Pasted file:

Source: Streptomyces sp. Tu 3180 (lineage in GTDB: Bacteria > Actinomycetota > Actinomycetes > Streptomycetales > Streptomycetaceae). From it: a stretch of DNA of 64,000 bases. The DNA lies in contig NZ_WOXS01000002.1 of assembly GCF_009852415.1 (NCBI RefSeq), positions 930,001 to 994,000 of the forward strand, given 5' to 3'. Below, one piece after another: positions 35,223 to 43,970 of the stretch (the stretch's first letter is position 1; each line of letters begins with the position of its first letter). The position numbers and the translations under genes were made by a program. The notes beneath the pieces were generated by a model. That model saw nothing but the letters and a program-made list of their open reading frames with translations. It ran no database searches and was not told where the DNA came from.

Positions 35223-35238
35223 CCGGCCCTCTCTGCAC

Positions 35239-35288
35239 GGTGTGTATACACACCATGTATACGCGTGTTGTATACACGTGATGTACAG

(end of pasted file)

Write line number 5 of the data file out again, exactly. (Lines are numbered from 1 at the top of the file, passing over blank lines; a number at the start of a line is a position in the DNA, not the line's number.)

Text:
35239 GGTGTGTATACACACCATGTATACGCGTGTTGTATACACGTGATGTACAG